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PHOTOGRAPHY

Colorizing Old Photos Requires a Ton of Research

Michele Debczak
Jared Enos, Flickr // CC BY-NC-ND 2.0
Jared Enos, Flickr // CC BY-NC-ND 2.0 / Jared Enos, Flickr // CC BY-NC-ND 2.0
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Looking at a colorized photo of a long-dead historical figure can feel like stepping through a time portal. You’ve likely seen the famous portrait of Albert Einstein clasping his hands, for example, but the image is given new life when you can make out the tone of his skin and the shade of his sweater.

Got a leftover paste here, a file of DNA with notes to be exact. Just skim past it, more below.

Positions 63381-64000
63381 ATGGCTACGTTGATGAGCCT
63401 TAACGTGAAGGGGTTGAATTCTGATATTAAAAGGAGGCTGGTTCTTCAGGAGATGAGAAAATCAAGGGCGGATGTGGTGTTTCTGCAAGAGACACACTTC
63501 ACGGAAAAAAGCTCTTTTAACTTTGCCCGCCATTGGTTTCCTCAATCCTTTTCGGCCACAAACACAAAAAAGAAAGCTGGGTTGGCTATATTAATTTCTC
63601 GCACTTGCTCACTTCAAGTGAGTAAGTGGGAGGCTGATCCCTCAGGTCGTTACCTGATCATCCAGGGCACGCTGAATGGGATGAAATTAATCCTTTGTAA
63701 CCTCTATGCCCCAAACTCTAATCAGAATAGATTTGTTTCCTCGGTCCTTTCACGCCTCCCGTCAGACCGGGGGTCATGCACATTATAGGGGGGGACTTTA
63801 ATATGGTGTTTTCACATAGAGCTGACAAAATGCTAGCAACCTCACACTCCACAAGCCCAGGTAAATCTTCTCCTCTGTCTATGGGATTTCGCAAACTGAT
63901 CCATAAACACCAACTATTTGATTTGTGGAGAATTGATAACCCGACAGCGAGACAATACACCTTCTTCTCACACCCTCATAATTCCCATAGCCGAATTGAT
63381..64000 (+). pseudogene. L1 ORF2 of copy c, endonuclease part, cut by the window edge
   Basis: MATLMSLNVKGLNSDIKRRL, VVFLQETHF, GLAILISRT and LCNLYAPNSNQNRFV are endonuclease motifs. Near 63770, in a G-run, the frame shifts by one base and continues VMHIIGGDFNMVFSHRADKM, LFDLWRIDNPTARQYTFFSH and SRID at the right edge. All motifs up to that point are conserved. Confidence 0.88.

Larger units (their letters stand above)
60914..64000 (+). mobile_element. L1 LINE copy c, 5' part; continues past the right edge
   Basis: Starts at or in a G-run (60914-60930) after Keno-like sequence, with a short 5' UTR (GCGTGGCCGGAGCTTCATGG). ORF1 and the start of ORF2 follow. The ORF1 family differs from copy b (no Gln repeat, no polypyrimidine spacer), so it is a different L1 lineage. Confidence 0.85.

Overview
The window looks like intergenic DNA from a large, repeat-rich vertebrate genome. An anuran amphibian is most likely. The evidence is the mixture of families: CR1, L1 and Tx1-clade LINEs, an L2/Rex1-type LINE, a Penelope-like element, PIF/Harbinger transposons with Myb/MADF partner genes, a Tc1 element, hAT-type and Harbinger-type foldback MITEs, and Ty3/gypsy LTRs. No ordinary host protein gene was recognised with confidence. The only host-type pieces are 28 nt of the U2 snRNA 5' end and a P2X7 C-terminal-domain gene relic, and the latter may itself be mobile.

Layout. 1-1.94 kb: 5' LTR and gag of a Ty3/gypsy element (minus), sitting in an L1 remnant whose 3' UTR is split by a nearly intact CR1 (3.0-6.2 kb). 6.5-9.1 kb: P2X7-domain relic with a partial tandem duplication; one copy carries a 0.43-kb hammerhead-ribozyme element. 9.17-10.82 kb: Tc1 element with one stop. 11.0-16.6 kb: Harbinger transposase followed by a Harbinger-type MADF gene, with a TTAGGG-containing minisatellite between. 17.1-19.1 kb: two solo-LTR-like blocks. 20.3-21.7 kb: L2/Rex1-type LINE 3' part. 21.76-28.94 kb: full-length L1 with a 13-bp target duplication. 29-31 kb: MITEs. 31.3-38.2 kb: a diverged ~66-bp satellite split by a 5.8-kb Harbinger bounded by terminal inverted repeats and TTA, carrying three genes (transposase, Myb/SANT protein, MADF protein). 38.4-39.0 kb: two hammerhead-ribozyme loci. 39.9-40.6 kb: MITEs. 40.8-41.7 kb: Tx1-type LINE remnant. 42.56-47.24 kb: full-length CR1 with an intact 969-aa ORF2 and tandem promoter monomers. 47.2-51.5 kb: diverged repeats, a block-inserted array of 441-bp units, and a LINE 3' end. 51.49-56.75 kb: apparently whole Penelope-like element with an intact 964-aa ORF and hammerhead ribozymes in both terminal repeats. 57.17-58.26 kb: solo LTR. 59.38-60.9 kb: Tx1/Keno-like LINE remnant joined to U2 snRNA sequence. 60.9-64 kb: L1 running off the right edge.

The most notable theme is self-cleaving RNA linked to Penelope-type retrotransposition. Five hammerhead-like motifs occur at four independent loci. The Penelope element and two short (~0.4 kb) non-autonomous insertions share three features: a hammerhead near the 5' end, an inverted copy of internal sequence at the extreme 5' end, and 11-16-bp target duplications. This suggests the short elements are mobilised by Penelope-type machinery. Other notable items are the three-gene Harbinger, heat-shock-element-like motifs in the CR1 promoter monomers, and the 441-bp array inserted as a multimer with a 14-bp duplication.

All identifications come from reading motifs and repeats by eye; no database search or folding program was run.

Colorization is a time-consuming process, and the work begins long before artists pick up their graphics tablets. As Vox reports, each hue is obsessively researched using diaries, government records, and the expertise of historians. So when you look at a professionally colorized photo, you aren’t merely looking at an artist’s interpretation of the past—you’re getting an image that’s as close as possible to the real thing.

Get an in-depth look at the craft in the video below.

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